• Several NHS providers successfully challenged their draft inspection rating from the CQC
  • These include Salford Royal FT and St Helens and Knowsley Teaching Hospitals Trust
  • CQC says its “factual accuracy” process is a key part of the inspection, but adds that rating changes are “rare”

Three NHS providers successfully challenged the Care Quality Commission to improve their draft inspection rating last year.

Data obtained by HSJ suggests that, during 2018-19, at least three trusts convinced the regulator that the overall rating given in their draft inspection report was incorrect. Their ratings were upgraded in the final reports.

St Helens and Knowsley Teaching Hospitals Trust was given a “good” rating in its draft report, but successfully argued it should have been “outstanding”. The final rating was given in March 2019, and represented an upgrade on its “good” rating from its previous inspection. 

Information from the CQC’s database said the trust’s underlying ratings had been incorrectly aggregated.

Rotherham Doncaster and South Humber FT received a “requires improvement” rating in its draft report, which would have been a downgrade on its previous “good” rating. The trust also convinced the CQC the underlying ratings had been aggregated incorrectly. It was ultimately judged to be “good” in June 2018.

Salford Royal FT was given an overall “good” rating in its draft report, before being rated “outstanding” in its final report, released in October 2018. This meant it was the first acute trust to retain its outstanding rating following a second inspection. The information contained in the CQC’s database suggested it was simply that the overall draft rating had been wrongly stated, which was confirmed by the trust.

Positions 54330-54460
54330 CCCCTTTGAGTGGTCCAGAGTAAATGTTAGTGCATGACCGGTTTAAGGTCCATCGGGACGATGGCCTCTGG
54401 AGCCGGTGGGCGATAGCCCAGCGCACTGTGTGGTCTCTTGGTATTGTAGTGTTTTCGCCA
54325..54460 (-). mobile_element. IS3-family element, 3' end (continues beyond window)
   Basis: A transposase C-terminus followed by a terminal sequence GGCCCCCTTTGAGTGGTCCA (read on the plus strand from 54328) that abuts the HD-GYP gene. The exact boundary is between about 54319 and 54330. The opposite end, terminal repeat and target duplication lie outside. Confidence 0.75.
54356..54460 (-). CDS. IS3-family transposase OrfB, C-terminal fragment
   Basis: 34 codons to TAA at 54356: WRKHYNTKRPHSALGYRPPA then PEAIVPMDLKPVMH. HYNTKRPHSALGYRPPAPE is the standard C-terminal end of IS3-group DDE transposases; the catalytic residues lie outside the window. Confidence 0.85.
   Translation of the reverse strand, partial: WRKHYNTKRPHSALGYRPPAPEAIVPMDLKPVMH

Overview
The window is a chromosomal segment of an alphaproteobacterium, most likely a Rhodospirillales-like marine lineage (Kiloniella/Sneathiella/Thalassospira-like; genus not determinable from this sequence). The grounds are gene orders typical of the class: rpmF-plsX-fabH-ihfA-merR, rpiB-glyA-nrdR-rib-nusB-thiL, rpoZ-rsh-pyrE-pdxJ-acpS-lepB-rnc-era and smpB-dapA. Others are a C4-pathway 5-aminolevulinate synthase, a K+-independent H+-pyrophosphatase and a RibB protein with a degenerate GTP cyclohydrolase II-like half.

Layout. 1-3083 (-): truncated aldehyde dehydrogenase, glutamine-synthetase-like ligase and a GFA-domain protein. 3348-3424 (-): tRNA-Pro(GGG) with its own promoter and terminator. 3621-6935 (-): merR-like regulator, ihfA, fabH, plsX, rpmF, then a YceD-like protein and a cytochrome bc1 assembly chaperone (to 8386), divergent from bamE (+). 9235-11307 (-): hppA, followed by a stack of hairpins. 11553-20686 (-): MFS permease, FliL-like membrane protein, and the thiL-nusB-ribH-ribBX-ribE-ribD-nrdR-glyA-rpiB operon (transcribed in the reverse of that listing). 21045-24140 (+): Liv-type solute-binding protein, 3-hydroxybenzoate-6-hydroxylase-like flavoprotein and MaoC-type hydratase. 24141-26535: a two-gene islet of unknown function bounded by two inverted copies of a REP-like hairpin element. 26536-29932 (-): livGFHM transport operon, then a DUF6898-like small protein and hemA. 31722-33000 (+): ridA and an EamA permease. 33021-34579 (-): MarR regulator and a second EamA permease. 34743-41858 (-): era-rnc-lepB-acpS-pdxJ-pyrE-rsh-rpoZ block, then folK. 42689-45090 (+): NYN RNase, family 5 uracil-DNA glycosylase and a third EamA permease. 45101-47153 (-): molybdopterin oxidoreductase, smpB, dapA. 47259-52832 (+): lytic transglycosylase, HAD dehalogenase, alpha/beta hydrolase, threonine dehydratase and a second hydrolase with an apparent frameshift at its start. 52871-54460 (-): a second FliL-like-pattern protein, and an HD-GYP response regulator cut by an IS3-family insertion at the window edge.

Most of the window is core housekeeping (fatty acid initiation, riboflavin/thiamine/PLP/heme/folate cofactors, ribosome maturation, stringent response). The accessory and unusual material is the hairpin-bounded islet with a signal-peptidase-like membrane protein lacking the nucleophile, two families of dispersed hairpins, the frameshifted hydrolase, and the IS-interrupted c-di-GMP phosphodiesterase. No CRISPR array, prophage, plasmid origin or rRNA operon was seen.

The rating system for NHS trusts was introduced in 2014 and includes a process in which providers can challenge the factual accuracy of the draft findings before the reports are finalised.

The CQC’s ratings database, from which details were obtained by HSJ through a freedom of information request, suggest there were at least four occasions since 2014 where a trust’s overall draft rating was successfully challenged.

The fourth was Sheffield Health and Social Care FT, which received a “good” rating in March 2017, after challenging the “requires improvement” verdict in the draft report. The challenge related to the impact of the trust’s primary medical services on the overall rating.

HSJ also approached St Helens, Rotherham Doncaster and South Humber, and Sheffield Health and Social Care for comment, but did not receive responses. 

The CQC said it has published 601 overall ratings for NHS providers since fully implementing its inspection process in March 2014. This means the proportion of overall draft ratings that changed was fewer than 1 per cent, according to the data.

The increase in overall rating changes in recent years may be explained by a judicial review finding in 2016, in which the CQC was told to strengthen the factual accuracy process by involving someone independent of the inspection.

However, the regulator said it was unable to give definitive answers about the number of rating changes, as the data provided represented instances where the relevant box within its database had been ticked. It said definitive answers would require manual searches of all inspections, which would exceed the cost limit under the FOI rules. 

The database identified 27 instances in which domain or service-line ratings had been successfully challenged since 2014, four of which included a log of the overall rating being changed.

Ted Baker, the CQC’s chief inspector of hospitals, said: “Our quality assurance process includes giving providers the opportunity to share their views on the factual accuracy before reports are finalised and published.

“We give thorough consideration to this feedback and if this leads to a change in the evidence we will review whether the ratings proposed in the draft report should change.

“Our commitment is to produce strong and clear reports, which reflect the quality and safety of care. Feedback from providers is an important aspect of this, and it can on rare occasions result in revision of our draft ratings.”

Article updated at 3.30pm to include confirmation from Salford Royal FT that its challenge related solely to the overall rating being incorrectly stated.